Monday, October 19, 2009

Webbing and Nails

Saturday night was the new moon, and, as I often do, I spent much of the late evening outside on the patio, enjoying the refreshing breeze of the desert night. I was smoking at the small table while Erica ingested catnip in the rectangular, carpeted, box that served as the crown to her cat tower. Levi lay next to me on the tile, determinedly cleaning his front paws.

Cats use catnip in a few different ways. Some sniff it and have a reaction reminiscent of Blue Boy on L.S.D. from a particularly memorable episode of Dragnet.

They go wild and move at enormous speed in unpredictable directions. Others, like Erica, eat the dried leaves and enjoy a response more akin to a human on narcotics. If Erica had been a human girl, it would have been as if she had taken three or four Vicoden, 10s, the big ones.

The lack of a moon meant that there wasn’t enough light for me to see her well, but I knew that her eyes were half-closed and that her racing mind was momentarily governed by a narcotic-like calm. Because of the moonless night, I couldn’t see her or Levi’s faces, but there was no doubt that it was her voice calling lazily from the dark tower.

“You’ve been cleaning your feet for half an hour, Levi. I think they’re clean already. Now you use them to wash your face, like this.” Here I could hazily see her demonstrate the face cleaning method she had perfected.

Levi’s tags clinked softly as he looked up at her.

“My paws are clean. My webbings hurt, so I’m licking them,” Levi said in a quiet voice.

“Webbings?” I said, not having a clue as to what he meant.

“You do not have webbings,” Erica said, a touch contemptuously. “You’re a desert dog, and you have feet. You’re not a duck.”

You’re a duck,” Levi shot back, seemingly satisfied that he’d gotten the last word in.

I heard Erica jump from her tower. For a second her eyes reflected back at me, and I saw she’d come over to Levi’s feet to have a look for herself. She examined them, sniffed them, and gave a tentative lick somewhere on his foot.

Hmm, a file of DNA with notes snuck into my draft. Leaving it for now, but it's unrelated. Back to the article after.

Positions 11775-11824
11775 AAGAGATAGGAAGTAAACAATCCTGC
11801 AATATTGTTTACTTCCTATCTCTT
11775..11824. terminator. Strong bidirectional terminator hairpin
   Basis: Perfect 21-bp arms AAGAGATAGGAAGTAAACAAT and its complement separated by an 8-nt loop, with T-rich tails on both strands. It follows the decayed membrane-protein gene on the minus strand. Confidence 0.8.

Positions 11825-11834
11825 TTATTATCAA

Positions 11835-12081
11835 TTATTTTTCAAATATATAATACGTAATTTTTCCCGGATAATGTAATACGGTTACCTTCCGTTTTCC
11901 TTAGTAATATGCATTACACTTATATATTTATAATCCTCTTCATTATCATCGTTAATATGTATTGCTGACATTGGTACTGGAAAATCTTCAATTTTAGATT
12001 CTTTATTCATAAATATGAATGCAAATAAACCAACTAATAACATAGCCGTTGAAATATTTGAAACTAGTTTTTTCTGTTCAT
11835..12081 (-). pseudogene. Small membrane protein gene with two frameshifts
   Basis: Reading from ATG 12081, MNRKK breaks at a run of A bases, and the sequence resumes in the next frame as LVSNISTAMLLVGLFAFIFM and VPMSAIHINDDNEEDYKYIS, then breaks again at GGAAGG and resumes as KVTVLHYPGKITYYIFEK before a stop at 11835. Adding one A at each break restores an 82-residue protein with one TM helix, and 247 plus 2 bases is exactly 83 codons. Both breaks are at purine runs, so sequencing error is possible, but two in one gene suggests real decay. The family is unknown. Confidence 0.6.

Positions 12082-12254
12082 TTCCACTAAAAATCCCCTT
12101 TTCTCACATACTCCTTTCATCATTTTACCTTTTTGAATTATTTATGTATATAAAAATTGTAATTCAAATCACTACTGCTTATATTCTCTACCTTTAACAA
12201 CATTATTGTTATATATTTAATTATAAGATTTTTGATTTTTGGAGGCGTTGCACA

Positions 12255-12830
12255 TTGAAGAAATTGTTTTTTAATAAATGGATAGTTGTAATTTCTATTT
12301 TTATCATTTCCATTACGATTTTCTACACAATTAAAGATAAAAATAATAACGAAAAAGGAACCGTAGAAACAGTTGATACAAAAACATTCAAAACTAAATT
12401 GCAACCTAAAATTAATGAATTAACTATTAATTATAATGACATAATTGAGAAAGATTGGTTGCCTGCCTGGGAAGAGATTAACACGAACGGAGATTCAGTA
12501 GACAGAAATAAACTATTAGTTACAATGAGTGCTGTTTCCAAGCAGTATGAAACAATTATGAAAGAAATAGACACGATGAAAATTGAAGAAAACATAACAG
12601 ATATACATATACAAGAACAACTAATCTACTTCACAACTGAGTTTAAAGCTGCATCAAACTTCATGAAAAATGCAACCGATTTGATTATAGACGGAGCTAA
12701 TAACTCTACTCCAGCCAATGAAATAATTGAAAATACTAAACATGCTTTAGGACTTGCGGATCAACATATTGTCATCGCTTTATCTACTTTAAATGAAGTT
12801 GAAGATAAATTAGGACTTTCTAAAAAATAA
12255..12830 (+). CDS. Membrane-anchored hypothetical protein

“See, I told you! What do you call this?” Levi demanded.

Suddenly Erica leapt on the table in front of me.

"It’s not webbing,” Erica said, more to me than to Levi. “Vinnie was a Labrador, he had webbing. A Newfoundland has webbing, but you’re a shepherd and shepherd’s do not have…”

“I’m just mainly shepherd,” Levi protested. “I’m not inbred like stupid purebreds. I am a finely blended American dog, and I bear the genetic diversity of the continent. In a sense, I represent the melting pot that makes this country great. I might look like a shepherd, but these feet reflect my great water dog heritage.”

“If you’re such a water dog, why don’t I ever see you swim,” Erica asked, cattily, swishing her tail toward the pool.

“In the pond of death?” Levi asked incredulously. “No one goes in the pond of death and comes out alive.”

I was a little irritated now. “Everyone who goes into the pond of death...the pool, I mean, comes out alive. You see Grandma go in there every day. I’ve tried to get you to swim in it.”

“The time you threw me in, you mean?”

“I’d hoped that would make you understand that it’s a place for swimming. I’m sorry that I…”

“That you tried to drown me? I should hope so.” Levi returned to licking his feet.

The pool incident was the main sore spot between Levi and me. It had happened more than six years ago, and since then Levi made sure to give the pool a wide berth, and me, too, if I was anywhere near that pond of death.